India to become 2-4 degrees Celsius warmer, but deaths due to heat are preventable
The new health and livelihood challenges global warming presents to India are simply not ignorable! Intense heat appears to be the new normal regarding those 15 years of intense heat India has faced since 2002. India is considered to be the country which is likely to see intense heat waves once in every 10 years instead of once in every 100 years, which includes regions like Andhra Pradesh where alone holds the record of over 1,700 lives in 2015 heatwave study.
Dileep Mavalankar, 59, director of the Indian Institute of Public Health, India’s first public health university in Gandhinagar, Gujarat, told IndiaSpend in an interview: “People who are no strangers to warm weather but who will now face more severe heat waves intensified by climate change.” What we are aware of is the urban poor majority who are extremely vulnerable to heatstroke. According to estimates the number of homeless increases to 1,000 million people if we include those in housing that is "very insecure or temporary, often of poor quality. There are viable solutions to many of these problems like roof systems or multiple schemes that can provide shelter to those who are in immediate of one.
2015 alone wasn’t the only year of causing thousands of funerals in India instead, the ratio increased by 2016 as the rose in temperature was 0.91 degrees C above the 1961-1990 average. Later in 2017, heatwaves in late March swept through nine states of India which are: Chhattisgarh, Gujarat, Haryana, Jharkhand, Madhya Pradesh, Maharashtra, Odisha, Rajasthan and Uttar Pradesh.
Are deaths due to intense heat preventable? Became the question of almost every living person whose life was at risk. Earlier in 2014, the Ahmedabad Municipal Corporation pioneered South Asia’s first Heat Action Plan, as reported by IndiaSpend on 31st of May, 2017. “Combining public education, extreme heat warnings and efforts to safeguard the most vulnerable populations is proving to be a good template for other cities and states to follow,” said Mavalankar of the Heat Action Plan that his colleagues and the Natural Resources Defense Council are supporting.
During an Interview questions which were mainly asked to Mavalankar are below:
Q 1: About 2,500 Indians are believed to have died in the intense heatwave of 2015 while 700 are believed to have succumbed to heat across the country in 2016, India’s hottest year ever. How reliable are heatstroke mortality figures in the media, and why do these fluctuate so much from year to year?
Q 2: Densely populated areas are said to be generally hotter than rural areas. What temperature difference have you recorded between rural areas and urban areas? Why does this happen, and does it mean that heatstrokes and heat-induced deaths are more likely to happen in urban areas?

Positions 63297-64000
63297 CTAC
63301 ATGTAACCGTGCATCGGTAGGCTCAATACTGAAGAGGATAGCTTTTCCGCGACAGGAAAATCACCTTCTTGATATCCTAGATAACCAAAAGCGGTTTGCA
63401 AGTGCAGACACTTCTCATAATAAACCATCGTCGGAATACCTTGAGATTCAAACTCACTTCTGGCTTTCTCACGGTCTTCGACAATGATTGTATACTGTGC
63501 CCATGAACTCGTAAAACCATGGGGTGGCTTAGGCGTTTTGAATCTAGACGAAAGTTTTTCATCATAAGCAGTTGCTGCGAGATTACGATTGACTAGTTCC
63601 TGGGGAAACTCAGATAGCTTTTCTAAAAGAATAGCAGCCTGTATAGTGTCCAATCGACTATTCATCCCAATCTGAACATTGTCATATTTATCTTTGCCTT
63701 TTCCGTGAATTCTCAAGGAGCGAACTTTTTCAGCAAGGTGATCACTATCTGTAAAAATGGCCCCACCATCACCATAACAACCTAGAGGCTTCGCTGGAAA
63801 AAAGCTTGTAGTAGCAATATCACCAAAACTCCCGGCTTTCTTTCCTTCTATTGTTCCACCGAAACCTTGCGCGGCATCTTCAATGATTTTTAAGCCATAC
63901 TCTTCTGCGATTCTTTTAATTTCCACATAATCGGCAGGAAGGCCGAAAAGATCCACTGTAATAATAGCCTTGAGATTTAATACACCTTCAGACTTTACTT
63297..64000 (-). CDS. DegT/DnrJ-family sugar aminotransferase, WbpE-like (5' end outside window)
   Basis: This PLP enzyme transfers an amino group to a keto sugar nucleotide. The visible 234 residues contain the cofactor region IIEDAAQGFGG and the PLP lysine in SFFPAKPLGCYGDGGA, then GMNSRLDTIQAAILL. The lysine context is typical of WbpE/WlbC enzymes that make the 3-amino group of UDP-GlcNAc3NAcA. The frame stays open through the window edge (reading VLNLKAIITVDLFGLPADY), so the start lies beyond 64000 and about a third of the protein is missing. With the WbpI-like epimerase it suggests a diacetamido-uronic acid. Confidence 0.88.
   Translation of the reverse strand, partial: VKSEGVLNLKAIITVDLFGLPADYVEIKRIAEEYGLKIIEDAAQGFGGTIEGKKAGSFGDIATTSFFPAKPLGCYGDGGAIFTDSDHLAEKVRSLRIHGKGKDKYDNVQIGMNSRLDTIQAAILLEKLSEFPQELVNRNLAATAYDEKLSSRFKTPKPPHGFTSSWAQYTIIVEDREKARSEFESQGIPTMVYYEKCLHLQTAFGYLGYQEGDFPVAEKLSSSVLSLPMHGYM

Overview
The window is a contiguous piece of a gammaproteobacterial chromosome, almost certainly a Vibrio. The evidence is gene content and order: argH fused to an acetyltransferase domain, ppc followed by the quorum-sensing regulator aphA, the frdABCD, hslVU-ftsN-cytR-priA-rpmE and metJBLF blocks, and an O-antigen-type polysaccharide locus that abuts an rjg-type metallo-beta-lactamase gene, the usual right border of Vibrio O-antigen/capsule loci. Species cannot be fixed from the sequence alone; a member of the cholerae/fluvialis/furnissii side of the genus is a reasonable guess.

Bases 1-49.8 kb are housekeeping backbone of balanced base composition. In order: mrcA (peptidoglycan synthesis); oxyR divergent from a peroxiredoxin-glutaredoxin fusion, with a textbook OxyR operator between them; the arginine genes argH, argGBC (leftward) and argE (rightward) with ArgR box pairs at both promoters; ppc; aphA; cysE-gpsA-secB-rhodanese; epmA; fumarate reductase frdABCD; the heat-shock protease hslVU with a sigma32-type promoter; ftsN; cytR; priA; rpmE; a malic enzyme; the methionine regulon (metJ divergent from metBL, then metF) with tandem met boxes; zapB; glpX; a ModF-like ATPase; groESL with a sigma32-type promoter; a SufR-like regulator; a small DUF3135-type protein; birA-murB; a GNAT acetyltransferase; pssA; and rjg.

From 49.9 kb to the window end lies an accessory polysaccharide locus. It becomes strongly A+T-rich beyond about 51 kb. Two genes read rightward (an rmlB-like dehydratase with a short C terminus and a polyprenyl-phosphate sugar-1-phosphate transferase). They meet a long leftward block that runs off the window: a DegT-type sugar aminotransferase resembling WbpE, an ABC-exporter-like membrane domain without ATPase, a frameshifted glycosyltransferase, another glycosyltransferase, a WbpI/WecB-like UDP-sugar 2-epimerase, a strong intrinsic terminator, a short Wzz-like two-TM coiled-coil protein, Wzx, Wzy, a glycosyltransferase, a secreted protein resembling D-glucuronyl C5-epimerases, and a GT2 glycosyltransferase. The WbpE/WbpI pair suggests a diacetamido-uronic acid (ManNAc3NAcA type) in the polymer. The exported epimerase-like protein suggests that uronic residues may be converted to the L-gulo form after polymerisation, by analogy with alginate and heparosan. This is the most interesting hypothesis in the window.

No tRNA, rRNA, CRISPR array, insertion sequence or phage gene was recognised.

Q 3: This year Mumbai saw a rise in cases of chickenpox and eczema during summer. Apart from the obvious dehydration and heatstroke, what other diseases can heatwave cause? Why does this happen and are such spurts in associated diseases preventable?
Human’s brain can not handle if the body temperature rises than 42 degree C as it does not have the potential to survive that, which in case can cause brain damage. The easiest ways to prevent heatstroke is to spray cool water on your body time to time, immediately provide cold water to the victim and etc. In short; keeping cool water with you is the key! Most commonly people who have not been directly exposed to the sun but have been exposed to high ambient temperature in different environs also suffer heatstroke.
When it comes to media, death ratios or heat fatalities are not accurately revealed in India. As in answer to the first question Such conditions which are most commonly recorded to happen in old and vulnerable people are technically called non-exertional heat strokes, with the estimate of being ten times the number of exertional (or direct) heat stroke deaths. Which are usually not recorded! Furthermore; the fluctuation in heat stroke mortality is because newborns, infants or elderly people with chronic lifestyle diseases are the most vulnerable to the indirect effect of heat.
Skin diseases varies from newborns to aged people commonly due to high temperature. Diseases such as chronic kidney disease, diarrhea, fever and more are basically caused due to dehydration, heat exhaustion or A virus. In hot parts of Rajasthan and Gujarat, farmers in rural or urban areas who works for hours under extreme heat and outdoor workers whose mostly hours are spent in tanks or bunkers are frequent victims to heatstroke.
It is becoming more challenging to address heatstroke as the upcoming years of climate change. Get yourselves ready as a precaution for the future, when there might be a record of 2-4 degree C increase in temperature!